Prerequisites: Must be taken at first level. Your parents must possess different Cultures, and you must have been raised with regular exposure to both parents’ cultures from an early age.

Benefit: You begin play with two Cultures, and speak both parents’ languages at the “Native-Speaker” level of language proficiency. All other languages are acquired normally, as long as you qualify for them and have ranks to invest in your Linguistics skill.

The DC of a Disguise check to “pass” as a full-blooded member of either of your parents’ ethnic groups decreases by 20 15. Makeup may be helpful to complete the disguise, particularly if your parents had wildly different skin-tones. If hair is an issue, it can usually be hidden by a hat or wig, though certain chemicals can be used to change its color, volume, and curl pattern. Players should note that some cultures (especially slave-owning cultures) have harsh penalties for non-members (especially slaves) who attempt to pass as full members of their group. These punishments can range in severity from disfigurement to summary execution.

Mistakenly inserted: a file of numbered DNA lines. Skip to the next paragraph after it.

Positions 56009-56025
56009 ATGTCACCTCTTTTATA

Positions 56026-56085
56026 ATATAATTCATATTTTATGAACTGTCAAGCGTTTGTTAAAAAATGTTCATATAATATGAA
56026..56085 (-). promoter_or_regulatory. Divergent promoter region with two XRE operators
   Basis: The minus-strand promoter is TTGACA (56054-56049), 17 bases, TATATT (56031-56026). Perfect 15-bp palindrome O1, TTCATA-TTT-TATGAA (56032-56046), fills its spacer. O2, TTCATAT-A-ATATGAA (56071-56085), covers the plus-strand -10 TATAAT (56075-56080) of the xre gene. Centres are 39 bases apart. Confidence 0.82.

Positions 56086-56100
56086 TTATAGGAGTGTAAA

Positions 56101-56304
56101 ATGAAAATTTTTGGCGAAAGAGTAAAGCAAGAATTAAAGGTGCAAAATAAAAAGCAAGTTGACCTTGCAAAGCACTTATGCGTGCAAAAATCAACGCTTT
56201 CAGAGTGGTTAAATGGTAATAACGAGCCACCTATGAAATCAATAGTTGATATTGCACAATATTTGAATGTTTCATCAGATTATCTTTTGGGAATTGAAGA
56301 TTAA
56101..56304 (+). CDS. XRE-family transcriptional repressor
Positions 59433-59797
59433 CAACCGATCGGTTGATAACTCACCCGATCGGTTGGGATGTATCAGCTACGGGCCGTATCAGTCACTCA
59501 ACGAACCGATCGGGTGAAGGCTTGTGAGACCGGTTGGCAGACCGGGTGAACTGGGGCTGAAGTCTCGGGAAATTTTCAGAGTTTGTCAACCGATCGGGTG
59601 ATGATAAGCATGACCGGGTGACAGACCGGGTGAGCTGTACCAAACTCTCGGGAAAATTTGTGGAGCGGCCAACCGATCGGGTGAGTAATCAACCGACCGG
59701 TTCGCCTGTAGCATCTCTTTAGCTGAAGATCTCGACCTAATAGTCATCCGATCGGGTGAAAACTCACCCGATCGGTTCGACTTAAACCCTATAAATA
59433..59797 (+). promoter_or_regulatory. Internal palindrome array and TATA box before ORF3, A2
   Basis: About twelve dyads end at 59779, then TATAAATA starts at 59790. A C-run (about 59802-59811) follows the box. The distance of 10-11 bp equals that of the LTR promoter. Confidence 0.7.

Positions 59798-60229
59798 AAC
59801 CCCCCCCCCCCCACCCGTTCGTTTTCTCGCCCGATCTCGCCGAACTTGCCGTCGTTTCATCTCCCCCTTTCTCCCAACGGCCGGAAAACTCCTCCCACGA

Because of your immersion in dual cultures, you are less likely than others to say or do things which make you look like an outsider, or to unintentionally violate cultural taboos. Once per day, when you fail a Charisma-based check when dealing with a member of either parent’s Culture, you may re-roll the failed check, and take the higher result instead.

Normal: While characters may acquire additional Culture(s) with large amounts of time and full immersion/initiation, or gain them through the Refugee Culture background, most characters are limited to possessing only one Culture.

Special: Unless you are actively attempting to hide or suppress one portion of your heritage, you are easily recognizable by most members of either of your parents’ ethnicities as a person of mixed parentage. Frequently, this is accompanied by a host of assumptions (often quite deeply-rooted) about your allegiance, background, intelligence, personal hygiene, and moral character.

Mechanically, characters who have had little experience with people of mixed parentage (especially those who have significant sociopolitical clout in small communities) lower their starting attitude towards you by one category.

Nearly every culture has its own names for people with mixed ancestry, most of which are highly offensive and derogatory. Even “proper” names can be hurled as stinging insults. Owing to the sensitive nature of these names, players and DMs are encouraged to do their own research into them, and decide for themselves whether or not to use them at the gaming table.